Friday, December 31, 2010
Day 239: Goodbye, 2010
I’ve never been so happy to get to the end of a year. Usually there’s a sense of wistfulness combined with the excitement of wondering what the new year will bring. Not this time. Sayonara, 2010. You were really not that good to us. I can’t think of another year with so much lost time, except for the months I spent in bed after my car accident. At least that lost time was in late fall and early winter, and I was a kid, so I didn’t understand time as well as I do now. We lost some of a spring and all of a summer this year, with a little bit of fall thrown in for good measure. I celebrated my son’s first birthday less than a month after being diagnosed with cancer and just days before my lumpectomy. Gabe’s birthday, my birthday, mother’s day (God what a nightmare that was, breast cancer walk and all), father’s day, the whole season of swimming and vacationing, which we didn’t do, Halloween, Thanksgiving—all of them with a big black C mark, marring the occasion.
Don’t get me wrong-- I’m happy to have made it to 2011. I know that many people with other forms of cancer do not make it 8 months past diagnosis. The hard thing about cancer treatment is how much you wish for it to end, knowing that the faster the time goes by to get you through it, the faster time has gone, and no matter how long you have, that time isn’t coming back. It’s still an incredible feeling to have it behind me, if only for a little while. Indeed, when toasting with friends over the last few weeks, people have often said that it would be hard to imagine that 2011 would be worse for us than 2010.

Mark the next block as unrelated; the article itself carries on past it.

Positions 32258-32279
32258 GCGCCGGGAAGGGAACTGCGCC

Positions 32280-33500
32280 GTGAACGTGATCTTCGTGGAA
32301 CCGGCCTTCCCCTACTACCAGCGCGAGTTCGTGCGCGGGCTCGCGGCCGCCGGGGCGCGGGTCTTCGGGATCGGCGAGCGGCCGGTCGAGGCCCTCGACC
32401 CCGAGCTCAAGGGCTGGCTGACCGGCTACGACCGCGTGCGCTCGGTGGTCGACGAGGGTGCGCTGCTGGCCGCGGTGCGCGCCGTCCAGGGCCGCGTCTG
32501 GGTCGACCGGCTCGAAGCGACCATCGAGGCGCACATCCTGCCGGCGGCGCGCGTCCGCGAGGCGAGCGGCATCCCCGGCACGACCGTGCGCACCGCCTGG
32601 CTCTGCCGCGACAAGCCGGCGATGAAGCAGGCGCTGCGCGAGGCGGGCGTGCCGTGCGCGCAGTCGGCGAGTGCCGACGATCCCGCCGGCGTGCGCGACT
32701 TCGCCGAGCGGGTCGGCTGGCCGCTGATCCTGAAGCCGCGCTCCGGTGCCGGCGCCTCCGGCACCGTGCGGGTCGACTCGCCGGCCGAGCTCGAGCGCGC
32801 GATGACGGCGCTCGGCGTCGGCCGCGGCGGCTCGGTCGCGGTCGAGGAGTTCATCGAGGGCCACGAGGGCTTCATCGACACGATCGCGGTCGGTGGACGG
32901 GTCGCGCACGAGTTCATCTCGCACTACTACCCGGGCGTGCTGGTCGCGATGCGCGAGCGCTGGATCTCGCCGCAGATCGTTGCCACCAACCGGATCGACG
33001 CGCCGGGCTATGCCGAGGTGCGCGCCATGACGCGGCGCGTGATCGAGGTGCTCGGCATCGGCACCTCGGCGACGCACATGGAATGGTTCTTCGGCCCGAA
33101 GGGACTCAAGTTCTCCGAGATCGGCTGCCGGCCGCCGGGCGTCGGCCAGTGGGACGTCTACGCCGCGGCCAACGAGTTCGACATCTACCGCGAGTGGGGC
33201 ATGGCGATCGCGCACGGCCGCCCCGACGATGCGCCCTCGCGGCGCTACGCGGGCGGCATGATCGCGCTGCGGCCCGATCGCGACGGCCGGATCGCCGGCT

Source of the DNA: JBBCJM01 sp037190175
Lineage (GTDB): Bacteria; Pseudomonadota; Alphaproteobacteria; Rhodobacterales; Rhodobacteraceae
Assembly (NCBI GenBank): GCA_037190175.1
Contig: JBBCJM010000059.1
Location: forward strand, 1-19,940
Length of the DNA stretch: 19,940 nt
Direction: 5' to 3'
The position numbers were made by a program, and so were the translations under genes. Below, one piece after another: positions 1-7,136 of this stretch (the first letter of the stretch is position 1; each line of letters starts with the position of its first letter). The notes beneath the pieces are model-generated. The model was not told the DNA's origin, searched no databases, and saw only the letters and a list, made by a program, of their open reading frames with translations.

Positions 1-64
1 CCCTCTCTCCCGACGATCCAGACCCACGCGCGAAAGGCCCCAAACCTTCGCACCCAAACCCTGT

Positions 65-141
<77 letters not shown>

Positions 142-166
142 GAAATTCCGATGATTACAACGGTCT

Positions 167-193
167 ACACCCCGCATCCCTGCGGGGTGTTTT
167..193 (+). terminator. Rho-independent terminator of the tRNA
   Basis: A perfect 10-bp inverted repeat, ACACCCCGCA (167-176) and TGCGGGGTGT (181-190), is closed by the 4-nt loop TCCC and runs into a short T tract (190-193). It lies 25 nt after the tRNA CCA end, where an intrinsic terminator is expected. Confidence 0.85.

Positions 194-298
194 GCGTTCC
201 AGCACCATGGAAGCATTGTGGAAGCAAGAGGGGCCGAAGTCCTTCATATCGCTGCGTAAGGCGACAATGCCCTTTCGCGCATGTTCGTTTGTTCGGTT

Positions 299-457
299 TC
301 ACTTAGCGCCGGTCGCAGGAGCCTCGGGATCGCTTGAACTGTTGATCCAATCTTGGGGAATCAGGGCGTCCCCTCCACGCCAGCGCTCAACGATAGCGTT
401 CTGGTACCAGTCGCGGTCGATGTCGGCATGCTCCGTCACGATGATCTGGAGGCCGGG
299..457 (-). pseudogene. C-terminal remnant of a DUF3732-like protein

But here’s the thing--I can imagine it. My cancer could return, or metastasize. I might have to go through chemo again and it could be worse this time. I might lose my hair right after it has started to grow back, or I might lose one or both of my breasts. I could die. I can imagine all of these things, and all of them would be terrible, though of course only one would be permanent.
And yet I can’t control any of them, so I will assume that 2011 will indeed be better and that I will make it through another year. At least with every month that passes, I get a little closer to that magical three year mark. So far, it has been not quite 8 months. Twenty eight more to go! Will I feel like the old Katy by May of 2013? Who in the world can say?
It’s interesting how it is possible to learn to tolerate anything, to see things with the perspective of hindsight if you get the opportunity. I’ve said before that it is hard for me to believe that all of this has been real when I think about it. All of the fear, and the unknowns, have been the worst part. That and the damage that chemo did to me that hasn’t yet ended. I am still angry about killing my ovaries, going into menopause, having hot flashes in the middle of living my life—while taking a walk, cooking dinner, doing pilates, putting the kids to bed, having sex, driving, not to mention never sleeping due to having several of them an hour. I am still angry that my youth and fertility were destroyed for a cancer that didn’t directly involve my reproductive organs. But I am amazed at what I went through that ended.